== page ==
The Master Gardener

We’re heading into planting season, and this will be my first year planting a full-fledged, on-the-ground garden in the state of Alabama!  I’m so excited to get started, and Chris graciously took up the previous owner’s garden bed and is reconfiguring it so that I can have a few beds rather than one big space.  I’ll be ready to go any day!

Now that you know how excited I am about this, let me acknowledge that I generally kill most plants.  For those who read my previous blog on gardening, I’ll remind you that I only tried gardening for the first time last year.  I kill most houseplants.  In fact, Emily doesn’t know it yet, but I’ve already killed one of the plants in the pot she gave me as a birthday gift in September by over watering it.  (Sorry, Emily!)  I want so badly to grow fresh veggies so that we can eat what I’ve grown myself, but I’m already in worry mode that I’m going to kill it all off; we’ll be destined to eat Piggly Wiggly lettuce and tomatoes for the rest of our lives!

Aren’t we blessed that our Heavenly Father is a Master Gardener!?  We are called to spread the good news to all people.  The good news is the gospel of Jesus Christ!  People all over the world need to know that Jesus came down to earth, died on the cross for our sins and rose from the grave on the third day.  They need to accept the gift of salvation.

And He said to them, “Go into all the world and preach the gospel to all creation.” –Mark 16:15

Go, therefore, and make disciples of all nations, baptizing them in the name of the Father and the Son and the Holy Spirit, teaching them to follow all that I commanded you; and behold, I am with you always, to the end of age. –Matthew 28:19-20

That can be nerve-wracking!  Reaching out to people and sharing God’s gift can cause anxiousness out of a fear of rejection.  It’s scary to feel as if we are responsible for leading people to the Lord and helping them grow in their relationship with God once they’ve accepted Christ as their personal Savior.  However, God tells us in the bible that we are to plant the seed, but that it’s God that causes it to grow!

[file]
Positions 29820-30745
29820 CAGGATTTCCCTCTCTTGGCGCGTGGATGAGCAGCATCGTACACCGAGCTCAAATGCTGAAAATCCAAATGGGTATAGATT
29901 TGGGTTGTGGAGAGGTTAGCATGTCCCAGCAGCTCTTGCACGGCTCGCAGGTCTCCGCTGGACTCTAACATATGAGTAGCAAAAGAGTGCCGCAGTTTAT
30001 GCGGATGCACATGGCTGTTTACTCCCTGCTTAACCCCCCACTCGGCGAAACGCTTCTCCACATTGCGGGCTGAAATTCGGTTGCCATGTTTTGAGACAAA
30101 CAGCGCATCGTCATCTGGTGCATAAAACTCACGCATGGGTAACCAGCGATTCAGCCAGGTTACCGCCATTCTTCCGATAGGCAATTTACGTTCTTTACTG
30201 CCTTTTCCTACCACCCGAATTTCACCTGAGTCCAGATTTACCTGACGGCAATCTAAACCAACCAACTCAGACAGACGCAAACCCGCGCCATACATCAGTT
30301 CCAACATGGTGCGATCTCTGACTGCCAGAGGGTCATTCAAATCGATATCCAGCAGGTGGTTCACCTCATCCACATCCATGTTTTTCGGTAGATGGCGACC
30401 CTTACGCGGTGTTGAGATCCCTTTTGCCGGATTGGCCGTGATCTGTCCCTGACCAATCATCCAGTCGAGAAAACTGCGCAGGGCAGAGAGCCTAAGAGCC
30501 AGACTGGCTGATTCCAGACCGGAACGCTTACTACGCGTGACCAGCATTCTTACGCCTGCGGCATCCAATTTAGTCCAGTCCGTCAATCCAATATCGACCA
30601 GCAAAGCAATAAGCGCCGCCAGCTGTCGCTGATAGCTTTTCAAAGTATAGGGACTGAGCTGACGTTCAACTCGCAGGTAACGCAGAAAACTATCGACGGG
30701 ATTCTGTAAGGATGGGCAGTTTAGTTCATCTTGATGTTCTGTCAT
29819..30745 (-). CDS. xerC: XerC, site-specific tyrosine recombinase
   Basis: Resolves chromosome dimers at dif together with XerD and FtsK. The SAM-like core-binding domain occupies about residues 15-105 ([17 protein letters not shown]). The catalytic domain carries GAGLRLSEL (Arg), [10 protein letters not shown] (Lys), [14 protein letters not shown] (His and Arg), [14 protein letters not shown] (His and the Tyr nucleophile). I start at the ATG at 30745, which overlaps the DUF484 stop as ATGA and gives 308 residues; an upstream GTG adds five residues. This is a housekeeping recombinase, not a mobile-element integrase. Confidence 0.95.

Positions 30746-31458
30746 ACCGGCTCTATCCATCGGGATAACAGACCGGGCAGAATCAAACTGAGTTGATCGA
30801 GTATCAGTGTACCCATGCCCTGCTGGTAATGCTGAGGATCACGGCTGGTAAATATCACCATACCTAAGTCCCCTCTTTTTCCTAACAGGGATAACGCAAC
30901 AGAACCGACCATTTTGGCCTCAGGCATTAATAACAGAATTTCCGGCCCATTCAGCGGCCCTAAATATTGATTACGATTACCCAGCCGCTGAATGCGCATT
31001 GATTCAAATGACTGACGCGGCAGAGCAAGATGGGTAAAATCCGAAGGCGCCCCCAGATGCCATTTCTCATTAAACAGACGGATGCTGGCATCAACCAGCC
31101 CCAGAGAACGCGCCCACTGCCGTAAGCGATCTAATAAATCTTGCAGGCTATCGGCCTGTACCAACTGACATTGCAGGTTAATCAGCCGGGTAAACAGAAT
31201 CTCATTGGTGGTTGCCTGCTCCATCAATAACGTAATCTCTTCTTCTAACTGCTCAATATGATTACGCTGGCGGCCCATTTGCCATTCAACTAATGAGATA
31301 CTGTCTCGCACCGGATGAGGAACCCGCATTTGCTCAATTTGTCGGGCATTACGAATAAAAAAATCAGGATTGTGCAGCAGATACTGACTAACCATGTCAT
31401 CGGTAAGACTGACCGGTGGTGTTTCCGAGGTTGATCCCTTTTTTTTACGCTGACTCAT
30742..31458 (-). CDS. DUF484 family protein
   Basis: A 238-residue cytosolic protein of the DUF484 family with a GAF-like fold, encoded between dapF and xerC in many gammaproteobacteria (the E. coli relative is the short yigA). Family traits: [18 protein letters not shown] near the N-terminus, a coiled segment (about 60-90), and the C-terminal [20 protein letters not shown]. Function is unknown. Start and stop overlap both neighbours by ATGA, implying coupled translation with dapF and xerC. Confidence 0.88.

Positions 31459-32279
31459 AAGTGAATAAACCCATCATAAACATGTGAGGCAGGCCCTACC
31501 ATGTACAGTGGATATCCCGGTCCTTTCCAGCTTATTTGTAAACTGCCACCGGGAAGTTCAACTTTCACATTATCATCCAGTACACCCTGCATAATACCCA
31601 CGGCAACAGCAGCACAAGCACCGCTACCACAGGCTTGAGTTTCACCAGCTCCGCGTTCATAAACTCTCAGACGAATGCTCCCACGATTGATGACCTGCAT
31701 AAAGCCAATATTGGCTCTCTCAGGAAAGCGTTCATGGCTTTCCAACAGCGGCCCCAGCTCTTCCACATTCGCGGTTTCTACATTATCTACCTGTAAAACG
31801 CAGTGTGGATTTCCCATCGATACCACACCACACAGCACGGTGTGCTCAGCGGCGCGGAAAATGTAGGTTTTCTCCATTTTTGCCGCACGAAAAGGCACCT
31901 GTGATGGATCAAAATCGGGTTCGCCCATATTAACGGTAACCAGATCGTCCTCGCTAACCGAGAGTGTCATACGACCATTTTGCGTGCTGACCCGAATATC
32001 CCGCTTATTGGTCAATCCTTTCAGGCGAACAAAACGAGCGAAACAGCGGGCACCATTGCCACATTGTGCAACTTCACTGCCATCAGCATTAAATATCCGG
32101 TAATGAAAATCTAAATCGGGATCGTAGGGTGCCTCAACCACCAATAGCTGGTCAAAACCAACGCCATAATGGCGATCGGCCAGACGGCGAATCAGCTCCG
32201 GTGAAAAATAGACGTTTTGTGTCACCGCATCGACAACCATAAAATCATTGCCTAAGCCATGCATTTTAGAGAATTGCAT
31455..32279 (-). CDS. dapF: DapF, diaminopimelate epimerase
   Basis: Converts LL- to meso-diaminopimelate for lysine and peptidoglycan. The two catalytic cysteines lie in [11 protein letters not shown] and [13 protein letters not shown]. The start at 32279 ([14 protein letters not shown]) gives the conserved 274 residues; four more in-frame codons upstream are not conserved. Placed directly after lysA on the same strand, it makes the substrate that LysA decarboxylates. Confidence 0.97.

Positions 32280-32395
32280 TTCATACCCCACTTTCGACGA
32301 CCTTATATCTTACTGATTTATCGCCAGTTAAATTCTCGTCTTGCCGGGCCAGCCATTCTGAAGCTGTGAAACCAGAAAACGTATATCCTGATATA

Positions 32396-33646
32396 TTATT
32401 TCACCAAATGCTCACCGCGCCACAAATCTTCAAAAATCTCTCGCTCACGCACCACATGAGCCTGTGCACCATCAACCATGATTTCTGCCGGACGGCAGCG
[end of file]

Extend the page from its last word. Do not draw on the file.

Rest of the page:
Paul wrote to the church in Corinth about this very thing.  He let them know that he planted the seed by preaching the good news and getting them established, Apollos had watered it by continued teaching and encouragement, but that God was what caused the growth.

So then neither the one who plants nor the one who waters is anything, but God who causes the growth. –I Corinthians 3:7

Isn’t that comforting!?  Our job is to tell everyone the joyous news of our God-plant the seed.  Once they accept the free gift of salvation, we can encourage them as they dig in to the Word-water the plant.  But God will grow them in the knowledge of the Truth.  He is the one who will deepen their relationship with Him. 

We don’t need to be afraid to plant the seed, sweet friends!  We can be delighted in the fact that we are doing what God has called us to do.  He will do the rest!

I encourage you to reach out to at least one person this week and share the gospel.  Plant the seed so that God may tend His garden.

~Erin

The Summer of Government Cheese

Have you ever been hungry with no means to get food?  

Have you ever been unable to purchase food for your kids?

I’d venture to guess it’s a hard place to be in, when you are concerned about how to feed yourself and your children.  It seems to me, that Luke 6:30 would be my favored verse if I were in such a situation.

“And He raised His eyes towards His disciples and began saying, “Blessed are you who are poor, for yours is the kingdom of God.” Luke 6:20 (NASB)

Please know that this verse isn’t entirely focused on the status of being poor in the physical sense…it speaks partially to those who are poor are often richer in spiritual matters.  Regardless of the commentary about the verse, it does speak to my heart when I remember what it was like to be in the status of poor.